Talk:P-Phenylenediamine

From Wikipedia, the free encyclopedia
Jump to: navigation, search
WikiProject Chemicals  
WikiProject icon This article is within the scope of WikiProject Chemicals, a daughter project of WikiProject Chemistry, which aims to improve Wikipedia's coverage of chemicals. To participate, help improve this article or visit the project page for details on the project.
 ???  This article has not yet received a rating on the project's quality scale.
 ???  This article has not yet received a rating on the project's importance scale.
 

Untitled[edit]

It seems the person who wrote this article is more interested in pushing the organic or natural viewpoint than providing straightforward information about this chemical. I would prefer a more straighforward listing of chemical properties.

-Agree. I think this deserves a flagging for not being in the style of a Wikipedia article, too. 87.114.22.50 18:21, 30 September 2006 (UTC)

You can edit the article yourself if you think something is wrong. Federico Grigio, alias Nahraana (talk) 17:25, 20 March 2008 (UTC)
I corrected two different places where the article cited sources but then said exactly the opposite of what the sources said, or worked to give the impression that the chemical was carcinogenic in spite of the cited sources. I also removed some text on the EPA that was plainly copied word for word from sites calling for the EPA to declare the chemical a carcinogen. It would be up the FDA to regulate its use in hair dye and cosmetics in any case. Someone is hell-bent on pushing a viewpoint in this article.173.228.123.116 (talk) 12:45, 20 February 2011 (UTC)


86.174.34.215 (talk) 16:28, 1 April 2015 (UTC)Shezina K Taraaverdi: My knowledge on PPD's comes from tracing a low reading of Cellular ATP output. ATP deals with the energy output from the cells in our body - Cellular energy. Mine was down by 43%. This obviously meant I was constantly running on lowered energy output, which was exactly what was happening to me. So I arranged to have further tests on my DNA to see what was causing the block to the ATP working. The results came back that what was causing corruption of my DNA was in fact two things. One was PPD's from hair dyes and the other was Aluminium also from hair dyes.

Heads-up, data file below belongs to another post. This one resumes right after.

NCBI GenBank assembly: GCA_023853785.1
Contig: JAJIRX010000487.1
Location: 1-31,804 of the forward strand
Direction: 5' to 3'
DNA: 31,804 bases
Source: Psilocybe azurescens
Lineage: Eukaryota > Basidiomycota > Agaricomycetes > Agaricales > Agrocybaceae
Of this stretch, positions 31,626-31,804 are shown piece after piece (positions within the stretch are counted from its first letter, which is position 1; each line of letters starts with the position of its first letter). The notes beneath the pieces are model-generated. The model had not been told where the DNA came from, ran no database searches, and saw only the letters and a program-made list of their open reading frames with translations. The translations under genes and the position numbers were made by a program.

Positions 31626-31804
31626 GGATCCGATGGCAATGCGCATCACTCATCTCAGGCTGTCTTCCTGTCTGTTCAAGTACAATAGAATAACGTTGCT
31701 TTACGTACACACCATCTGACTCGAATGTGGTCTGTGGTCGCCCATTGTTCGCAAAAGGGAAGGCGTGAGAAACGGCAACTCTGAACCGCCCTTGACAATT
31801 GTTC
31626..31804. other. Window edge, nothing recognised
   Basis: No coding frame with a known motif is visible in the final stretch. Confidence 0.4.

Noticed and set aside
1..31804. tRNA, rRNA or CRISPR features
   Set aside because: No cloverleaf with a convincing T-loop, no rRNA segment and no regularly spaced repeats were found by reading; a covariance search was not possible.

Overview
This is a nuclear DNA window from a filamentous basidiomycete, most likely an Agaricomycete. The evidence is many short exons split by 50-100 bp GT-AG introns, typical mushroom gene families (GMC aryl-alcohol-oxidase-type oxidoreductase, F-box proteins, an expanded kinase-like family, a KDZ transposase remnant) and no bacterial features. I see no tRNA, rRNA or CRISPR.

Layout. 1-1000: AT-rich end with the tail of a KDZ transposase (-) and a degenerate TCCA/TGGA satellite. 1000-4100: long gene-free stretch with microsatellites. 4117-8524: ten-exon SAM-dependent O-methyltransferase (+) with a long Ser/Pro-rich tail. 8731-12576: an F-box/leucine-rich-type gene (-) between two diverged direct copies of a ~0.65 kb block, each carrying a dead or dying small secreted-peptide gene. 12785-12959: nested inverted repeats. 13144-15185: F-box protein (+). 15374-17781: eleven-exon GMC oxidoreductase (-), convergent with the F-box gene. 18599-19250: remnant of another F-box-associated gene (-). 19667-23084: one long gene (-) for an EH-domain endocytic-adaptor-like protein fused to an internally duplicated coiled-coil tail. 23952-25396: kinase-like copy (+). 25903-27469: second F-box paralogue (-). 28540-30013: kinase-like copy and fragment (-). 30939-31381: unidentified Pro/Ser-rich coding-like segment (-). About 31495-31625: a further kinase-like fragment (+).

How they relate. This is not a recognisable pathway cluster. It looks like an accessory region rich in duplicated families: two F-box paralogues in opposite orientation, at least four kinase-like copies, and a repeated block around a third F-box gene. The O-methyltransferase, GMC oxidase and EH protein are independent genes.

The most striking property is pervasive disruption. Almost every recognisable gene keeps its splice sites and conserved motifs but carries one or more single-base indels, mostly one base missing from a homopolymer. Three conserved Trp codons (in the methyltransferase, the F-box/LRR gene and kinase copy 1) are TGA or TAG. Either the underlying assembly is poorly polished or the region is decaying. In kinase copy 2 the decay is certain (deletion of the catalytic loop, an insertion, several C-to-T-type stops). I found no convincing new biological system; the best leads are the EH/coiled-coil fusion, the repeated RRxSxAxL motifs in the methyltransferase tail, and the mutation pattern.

Testing anything on rats just because they are mammals is not appropriate, since rats can eat some poisons and other products that we cant digest and still keep on living. So the whole trial would be inappropriate to compare the findings to how PPDs react in human beings and comparing this to rats. I do not and have never knowingly reacted to PPDs in an allergic way outwardly, but it has been proven that my inner body has reacted at the deepest level. I feel on this basis that PPDs need further investigation in relation to health and hair dyes and whether they are truly safe to continue using.

to conclude There is now at least one company using safe dyes that do not contain any PPDs or other chemicals. They are plant based and one of the products is made from seaweed which takes colour out leaving the hair white. this is a basis to86.174.34.215 (talk) 16:28, 1 April 2015 (UTC) add new natural colours. Even so anything we put on our hair as a colour is questionable and plant dyes also are plant chemicals, so it is important to look into how gentle and safe they are to use also. 1.4.2015

Hair dye[edit]

For those of us that are allergic to ppd, the alternatives that are sited in this article are a great resource. I personally appreciate it greatly, regardless if someone thinks it is or is not keeping with wikipedia 'type' articles. 70.197.229.109 (talk) 23:07, 27 June 2008 (UTC)

Is there possibly another chemical present in both hair colour and henna that can cause the same reactions/symptoms? 22:37 , 11 October 2008 —Preceding unsigned comment added by 196.44.200.27 (talk) 20:38, 11 October 2008 (UTC)


Poorly written. The article contradicts itself on carcinogen status. —Preceding unsigned comment added by 66.168.153.147 (talk) 22:47, 8 November 2008 (UTC)